Thanks

My husband just received a thank-you note from our near-teen nephew saying “thanks for the oscilloscope and … soldering iron.” He forgot to sign his name, unlike my brother. Who would ever send him an oscilloscope and “high grade” soldering iron but his uncle. The young man wants to be an engineer, bravo.

When we were kids we had to write a thank-you note for every gift that was received, before we could use that gift, whether it be a game, a watch or a sweater. I was older then so could write and send my own notes but my brother needed to scribble his name on a card or note, seal it and give it to Mom for addressing/return address and postage.

My brother was never one for rules. He gave our mother a sealed envelope to address and stamp. It was sent to Auntie L. No card, no note, nothing. She kept it secret for decades. That’s him, messing with people.

I have found that communities we live in where I reach out or am asked out of the blue as a newbie to help someone, I do it. In one situation I’d been taking care of over 20 family pets for years on a “trade” basis. No-one ever helped me. I called all of them because my mother was taken to hospice 2,000 miles away with a week to live, and everyone was busy. My husband said, no more. One kind soul I’d never helped, helped us. Thank you!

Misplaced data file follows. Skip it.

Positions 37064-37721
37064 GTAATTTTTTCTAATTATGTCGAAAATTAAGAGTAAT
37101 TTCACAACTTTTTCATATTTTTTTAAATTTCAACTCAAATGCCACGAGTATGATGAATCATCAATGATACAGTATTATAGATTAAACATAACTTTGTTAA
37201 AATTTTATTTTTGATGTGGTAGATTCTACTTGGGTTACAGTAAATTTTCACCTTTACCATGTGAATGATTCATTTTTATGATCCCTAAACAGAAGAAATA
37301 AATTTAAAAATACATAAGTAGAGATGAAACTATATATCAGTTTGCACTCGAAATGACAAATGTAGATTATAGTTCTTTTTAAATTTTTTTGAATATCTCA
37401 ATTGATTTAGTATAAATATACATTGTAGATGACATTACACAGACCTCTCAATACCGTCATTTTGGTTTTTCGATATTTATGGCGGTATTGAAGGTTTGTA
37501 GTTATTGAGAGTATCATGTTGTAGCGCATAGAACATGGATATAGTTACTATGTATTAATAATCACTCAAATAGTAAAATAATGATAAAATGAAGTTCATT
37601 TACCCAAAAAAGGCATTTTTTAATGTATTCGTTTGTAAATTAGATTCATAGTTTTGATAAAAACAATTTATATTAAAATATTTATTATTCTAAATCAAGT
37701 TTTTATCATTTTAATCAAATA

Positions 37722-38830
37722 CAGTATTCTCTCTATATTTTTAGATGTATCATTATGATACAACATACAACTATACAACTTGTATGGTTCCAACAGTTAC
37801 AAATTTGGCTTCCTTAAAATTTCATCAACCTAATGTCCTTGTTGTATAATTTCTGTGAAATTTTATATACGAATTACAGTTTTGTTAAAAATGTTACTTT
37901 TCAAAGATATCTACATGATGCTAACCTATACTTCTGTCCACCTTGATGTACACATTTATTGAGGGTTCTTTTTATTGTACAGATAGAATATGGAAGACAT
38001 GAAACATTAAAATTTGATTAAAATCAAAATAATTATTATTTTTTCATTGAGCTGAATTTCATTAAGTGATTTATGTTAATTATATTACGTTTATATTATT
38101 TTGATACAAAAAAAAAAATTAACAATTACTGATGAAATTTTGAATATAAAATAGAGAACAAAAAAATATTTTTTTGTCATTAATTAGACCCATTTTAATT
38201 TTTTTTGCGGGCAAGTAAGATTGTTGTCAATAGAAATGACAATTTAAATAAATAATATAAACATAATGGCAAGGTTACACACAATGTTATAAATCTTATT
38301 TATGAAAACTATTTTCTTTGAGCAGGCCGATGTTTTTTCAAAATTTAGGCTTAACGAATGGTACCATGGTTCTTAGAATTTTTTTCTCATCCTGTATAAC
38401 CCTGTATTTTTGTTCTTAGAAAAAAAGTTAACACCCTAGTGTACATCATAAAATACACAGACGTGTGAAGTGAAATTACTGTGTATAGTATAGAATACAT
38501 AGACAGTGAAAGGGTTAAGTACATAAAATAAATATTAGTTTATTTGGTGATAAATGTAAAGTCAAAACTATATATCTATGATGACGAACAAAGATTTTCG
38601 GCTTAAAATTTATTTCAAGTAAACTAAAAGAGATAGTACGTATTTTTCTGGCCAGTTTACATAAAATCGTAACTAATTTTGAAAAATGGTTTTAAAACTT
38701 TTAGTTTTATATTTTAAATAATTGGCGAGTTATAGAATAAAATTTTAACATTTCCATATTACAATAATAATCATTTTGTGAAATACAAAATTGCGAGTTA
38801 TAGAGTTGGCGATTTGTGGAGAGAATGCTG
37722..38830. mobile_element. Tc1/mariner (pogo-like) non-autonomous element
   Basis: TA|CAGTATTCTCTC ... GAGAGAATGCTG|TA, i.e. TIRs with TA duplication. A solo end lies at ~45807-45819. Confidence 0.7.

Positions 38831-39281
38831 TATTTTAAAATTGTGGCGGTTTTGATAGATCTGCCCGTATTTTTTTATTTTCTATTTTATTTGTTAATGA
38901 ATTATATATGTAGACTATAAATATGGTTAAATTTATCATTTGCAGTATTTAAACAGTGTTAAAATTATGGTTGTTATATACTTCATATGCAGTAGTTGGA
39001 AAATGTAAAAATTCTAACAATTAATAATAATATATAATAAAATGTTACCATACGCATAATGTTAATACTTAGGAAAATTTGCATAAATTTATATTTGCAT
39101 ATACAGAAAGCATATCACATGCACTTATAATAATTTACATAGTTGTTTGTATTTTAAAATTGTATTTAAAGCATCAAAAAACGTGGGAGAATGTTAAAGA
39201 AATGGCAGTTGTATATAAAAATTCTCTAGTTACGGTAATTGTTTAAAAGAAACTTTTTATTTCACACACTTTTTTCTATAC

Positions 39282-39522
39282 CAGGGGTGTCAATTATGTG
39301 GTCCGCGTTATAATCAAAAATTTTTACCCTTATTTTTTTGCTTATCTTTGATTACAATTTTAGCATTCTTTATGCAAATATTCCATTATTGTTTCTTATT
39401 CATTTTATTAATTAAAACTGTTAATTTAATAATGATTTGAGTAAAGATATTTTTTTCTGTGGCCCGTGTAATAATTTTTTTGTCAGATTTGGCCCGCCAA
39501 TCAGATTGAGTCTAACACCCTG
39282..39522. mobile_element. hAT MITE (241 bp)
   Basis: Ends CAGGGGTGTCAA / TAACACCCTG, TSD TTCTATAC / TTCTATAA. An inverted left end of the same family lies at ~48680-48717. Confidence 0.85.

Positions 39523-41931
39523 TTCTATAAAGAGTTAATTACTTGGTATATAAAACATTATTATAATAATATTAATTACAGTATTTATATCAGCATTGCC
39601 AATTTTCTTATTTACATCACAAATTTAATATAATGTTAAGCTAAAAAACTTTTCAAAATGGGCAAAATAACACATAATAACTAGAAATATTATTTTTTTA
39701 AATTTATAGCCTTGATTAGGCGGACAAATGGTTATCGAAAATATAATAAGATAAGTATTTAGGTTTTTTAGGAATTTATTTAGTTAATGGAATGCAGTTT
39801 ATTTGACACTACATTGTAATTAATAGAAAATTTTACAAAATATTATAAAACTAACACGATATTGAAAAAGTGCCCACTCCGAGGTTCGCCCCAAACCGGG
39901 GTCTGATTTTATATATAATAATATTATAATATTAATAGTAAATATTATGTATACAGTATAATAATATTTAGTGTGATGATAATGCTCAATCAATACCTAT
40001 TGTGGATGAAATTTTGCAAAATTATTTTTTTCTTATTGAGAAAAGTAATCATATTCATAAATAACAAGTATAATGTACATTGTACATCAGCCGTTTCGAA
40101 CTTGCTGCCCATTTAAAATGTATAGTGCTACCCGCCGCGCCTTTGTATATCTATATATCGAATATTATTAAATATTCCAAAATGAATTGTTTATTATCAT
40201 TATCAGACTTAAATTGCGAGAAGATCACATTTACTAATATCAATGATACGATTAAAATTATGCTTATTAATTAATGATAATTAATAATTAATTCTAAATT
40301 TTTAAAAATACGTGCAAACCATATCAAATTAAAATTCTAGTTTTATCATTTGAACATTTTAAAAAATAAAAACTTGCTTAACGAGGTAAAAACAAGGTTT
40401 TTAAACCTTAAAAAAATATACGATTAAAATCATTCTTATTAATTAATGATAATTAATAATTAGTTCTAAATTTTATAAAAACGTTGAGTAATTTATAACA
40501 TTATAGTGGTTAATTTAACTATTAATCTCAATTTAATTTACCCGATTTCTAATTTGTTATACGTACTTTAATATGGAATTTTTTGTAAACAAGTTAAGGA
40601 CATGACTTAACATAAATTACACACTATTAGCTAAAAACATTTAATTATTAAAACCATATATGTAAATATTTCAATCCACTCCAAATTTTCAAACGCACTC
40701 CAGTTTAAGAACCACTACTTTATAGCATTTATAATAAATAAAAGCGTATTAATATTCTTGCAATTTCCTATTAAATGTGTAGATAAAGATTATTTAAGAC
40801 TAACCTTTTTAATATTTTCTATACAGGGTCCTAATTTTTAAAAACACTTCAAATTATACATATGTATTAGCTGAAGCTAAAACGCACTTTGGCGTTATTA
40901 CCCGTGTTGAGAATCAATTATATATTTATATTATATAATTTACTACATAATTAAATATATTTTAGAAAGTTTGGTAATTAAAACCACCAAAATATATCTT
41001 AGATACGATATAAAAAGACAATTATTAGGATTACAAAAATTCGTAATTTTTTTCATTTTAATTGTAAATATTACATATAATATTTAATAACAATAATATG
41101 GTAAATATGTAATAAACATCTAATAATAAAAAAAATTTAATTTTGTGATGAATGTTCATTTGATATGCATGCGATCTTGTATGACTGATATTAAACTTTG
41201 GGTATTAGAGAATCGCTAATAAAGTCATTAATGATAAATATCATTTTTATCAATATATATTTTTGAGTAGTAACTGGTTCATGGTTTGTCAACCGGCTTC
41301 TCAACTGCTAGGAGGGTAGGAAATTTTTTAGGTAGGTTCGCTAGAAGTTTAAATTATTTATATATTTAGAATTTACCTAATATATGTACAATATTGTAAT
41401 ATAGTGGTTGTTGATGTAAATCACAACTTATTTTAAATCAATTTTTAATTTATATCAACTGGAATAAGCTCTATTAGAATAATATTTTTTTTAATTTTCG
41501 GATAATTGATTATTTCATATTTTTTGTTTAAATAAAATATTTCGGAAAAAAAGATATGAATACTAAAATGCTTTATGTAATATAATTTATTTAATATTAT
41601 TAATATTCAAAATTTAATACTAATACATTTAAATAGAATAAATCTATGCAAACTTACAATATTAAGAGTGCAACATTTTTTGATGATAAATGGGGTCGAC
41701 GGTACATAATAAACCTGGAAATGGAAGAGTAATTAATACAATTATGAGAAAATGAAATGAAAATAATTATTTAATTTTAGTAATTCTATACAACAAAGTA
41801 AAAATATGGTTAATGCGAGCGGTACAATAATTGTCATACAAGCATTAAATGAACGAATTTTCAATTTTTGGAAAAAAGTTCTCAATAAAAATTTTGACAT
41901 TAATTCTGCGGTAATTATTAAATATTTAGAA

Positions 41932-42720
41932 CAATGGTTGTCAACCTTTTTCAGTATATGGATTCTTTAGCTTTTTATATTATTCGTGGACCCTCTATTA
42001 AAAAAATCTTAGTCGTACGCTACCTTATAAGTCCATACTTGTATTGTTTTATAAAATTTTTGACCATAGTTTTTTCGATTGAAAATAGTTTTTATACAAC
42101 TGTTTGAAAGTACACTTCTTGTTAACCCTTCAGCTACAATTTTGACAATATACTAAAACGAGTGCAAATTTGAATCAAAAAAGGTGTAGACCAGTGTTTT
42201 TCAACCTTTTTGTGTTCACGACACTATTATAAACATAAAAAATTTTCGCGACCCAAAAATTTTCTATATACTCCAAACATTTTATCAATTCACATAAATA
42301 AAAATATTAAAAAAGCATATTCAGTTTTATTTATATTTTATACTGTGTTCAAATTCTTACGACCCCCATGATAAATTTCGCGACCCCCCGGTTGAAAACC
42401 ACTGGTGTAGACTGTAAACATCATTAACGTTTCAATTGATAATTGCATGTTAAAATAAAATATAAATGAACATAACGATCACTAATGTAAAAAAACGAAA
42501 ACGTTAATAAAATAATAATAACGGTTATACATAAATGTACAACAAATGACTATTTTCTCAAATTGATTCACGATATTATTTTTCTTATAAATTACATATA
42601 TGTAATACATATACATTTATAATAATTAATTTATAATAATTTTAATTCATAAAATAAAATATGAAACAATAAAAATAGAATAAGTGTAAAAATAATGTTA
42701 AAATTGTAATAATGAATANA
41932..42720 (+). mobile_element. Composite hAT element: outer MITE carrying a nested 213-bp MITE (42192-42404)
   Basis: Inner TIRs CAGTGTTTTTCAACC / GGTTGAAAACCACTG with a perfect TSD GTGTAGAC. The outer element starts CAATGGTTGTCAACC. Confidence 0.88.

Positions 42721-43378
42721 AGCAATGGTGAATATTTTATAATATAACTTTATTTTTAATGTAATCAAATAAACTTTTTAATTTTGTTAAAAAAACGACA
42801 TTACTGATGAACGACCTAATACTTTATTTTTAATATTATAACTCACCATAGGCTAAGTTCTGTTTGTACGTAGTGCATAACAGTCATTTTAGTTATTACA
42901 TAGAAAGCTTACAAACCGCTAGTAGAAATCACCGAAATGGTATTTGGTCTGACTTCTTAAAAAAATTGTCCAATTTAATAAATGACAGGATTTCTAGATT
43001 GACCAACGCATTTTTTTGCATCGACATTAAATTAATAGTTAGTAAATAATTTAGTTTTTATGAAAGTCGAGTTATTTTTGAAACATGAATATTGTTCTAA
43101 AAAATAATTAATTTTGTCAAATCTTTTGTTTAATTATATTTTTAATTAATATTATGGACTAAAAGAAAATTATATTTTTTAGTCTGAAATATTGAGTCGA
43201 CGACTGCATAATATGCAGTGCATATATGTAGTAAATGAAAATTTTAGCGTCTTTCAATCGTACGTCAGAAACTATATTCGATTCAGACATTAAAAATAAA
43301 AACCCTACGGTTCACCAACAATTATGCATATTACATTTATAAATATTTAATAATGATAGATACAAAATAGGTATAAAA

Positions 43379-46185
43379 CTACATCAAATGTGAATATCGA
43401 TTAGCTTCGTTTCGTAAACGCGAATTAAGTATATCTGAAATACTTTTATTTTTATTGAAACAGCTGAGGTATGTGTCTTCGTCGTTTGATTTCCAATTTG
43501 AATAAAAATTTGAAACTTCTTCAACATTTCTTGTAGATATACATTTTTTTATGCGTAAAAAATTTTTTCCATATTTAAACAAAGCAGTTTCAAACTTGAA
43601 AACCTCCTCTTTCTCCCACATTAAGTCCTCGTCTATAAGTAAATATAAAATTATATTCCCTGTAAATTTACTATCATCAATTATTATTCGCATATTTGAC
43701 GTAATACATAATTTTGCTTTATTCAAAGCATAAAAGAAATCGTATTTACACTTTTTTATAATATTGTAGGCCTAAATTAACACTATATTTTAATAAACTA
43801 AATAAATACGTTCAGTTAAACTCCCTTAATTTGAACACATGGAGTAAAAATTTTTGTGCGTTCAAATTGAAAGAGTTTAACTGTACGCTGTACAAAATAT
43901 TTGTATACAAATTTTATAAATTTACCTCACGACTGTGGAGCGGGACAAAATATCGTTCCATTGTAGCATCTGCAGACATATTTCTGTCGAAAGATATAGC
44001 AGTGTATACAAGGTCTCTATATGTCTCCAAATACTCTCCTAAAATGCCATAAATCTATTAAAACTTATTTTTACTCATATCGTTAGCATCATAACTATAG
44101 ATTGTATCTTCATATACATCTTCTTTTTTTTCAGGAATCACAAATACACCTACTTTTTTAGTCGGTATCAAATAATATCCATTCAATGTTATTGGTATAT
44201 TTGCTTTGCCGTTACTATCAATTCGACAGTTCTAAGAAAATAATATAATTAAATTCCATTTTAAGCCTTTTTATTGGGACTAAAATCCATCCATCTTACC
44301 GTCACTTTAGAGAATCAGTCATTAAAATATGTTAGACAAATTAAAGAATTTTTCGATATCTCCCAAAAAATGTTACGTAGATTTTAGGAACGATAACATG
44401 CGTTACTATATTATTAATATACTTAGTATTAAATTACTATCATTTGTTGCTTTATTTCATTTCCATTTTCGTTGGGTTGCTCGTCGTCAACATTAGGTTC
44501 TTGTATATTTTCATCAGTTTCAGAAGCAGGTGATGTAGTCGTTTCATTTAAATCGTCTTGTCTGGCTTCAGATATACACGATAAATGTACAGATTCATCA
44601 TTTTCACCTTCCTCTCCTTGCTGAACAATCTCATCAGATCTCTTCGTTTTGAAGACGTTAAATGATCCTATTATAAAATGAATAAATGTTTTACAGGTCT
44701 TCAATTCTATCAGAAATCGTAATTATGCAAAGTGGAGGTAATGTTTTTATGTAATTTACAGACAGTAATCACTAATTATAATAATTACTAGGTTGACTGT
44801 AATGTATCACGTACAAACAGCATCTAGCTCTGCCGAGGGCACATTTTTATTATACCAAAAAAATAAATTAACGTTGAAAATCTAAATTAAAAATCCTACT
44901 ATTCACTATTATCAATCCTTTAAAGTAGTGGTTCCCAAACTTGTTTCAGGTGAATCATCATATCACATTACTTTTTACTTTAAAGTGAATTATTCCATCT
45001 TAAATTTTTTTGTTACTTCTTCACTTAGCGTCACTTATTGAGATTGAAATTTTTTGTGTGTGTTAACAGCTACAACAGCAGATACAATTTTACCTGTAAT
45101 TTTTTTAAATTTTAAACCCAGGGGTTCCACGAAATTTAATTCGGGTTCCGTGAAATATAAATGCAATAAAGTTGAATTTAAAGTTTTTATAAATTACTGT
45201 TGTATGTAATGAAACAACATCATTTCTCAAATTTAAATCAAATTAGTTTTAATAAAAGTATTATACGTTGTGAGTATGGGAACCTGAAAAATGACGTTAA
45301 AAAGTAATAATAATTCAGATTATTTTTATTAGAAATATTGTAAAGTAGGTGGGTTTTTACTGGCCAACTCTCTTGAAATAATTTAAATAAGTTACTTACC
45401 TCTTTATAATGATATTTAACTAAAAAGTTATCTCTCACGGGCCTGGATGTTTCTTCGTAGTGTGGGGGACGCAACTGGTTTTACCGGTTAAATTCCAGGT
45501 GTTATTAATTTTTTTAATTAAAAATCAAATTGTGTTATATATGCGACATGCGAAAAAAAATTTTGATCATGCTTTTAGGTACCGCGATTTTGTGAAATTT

Here, it’s different. Same level clientele and it’s a disjointed city but they are nicer. My Zoe gets a girlfriend for a week or two, a blind dog stays a couple of hours. My husband has told me that a trade is not me giving my life away volunteering, especially for doctors and executives. I don’t need money, I just need to be appreciated for what I do. Other than cookingwithdee I am Aunt Dee to nearly all dogs in the neighborhood and our dog is a mascot of sorts because she gets along with everyone.

I asked about taking care of Zoe at home for an important journey, and this company will provide overnight service, one walk in the morning and one at night for $200 per day. Then I have to hire others for a lunchtime and dinner walk. We’re talking $250 per day for the dog and that’s money we don’t spend on gas, hotel and meals for a day on the road. She loves my car but when we end up at a hotel I have to stay with her (hotel rules) and my husband goes out and gets pizza. This is a longer, further trip and I’ll be gone two weeks.

It’s no wonder we haven’t had a vacation for nearly 14 years. The execs and docs aren’t going to take care of my dog. Here, they try to pay it forward (helping me) or give me a gift from a foreign locale. I like it this way. Dee

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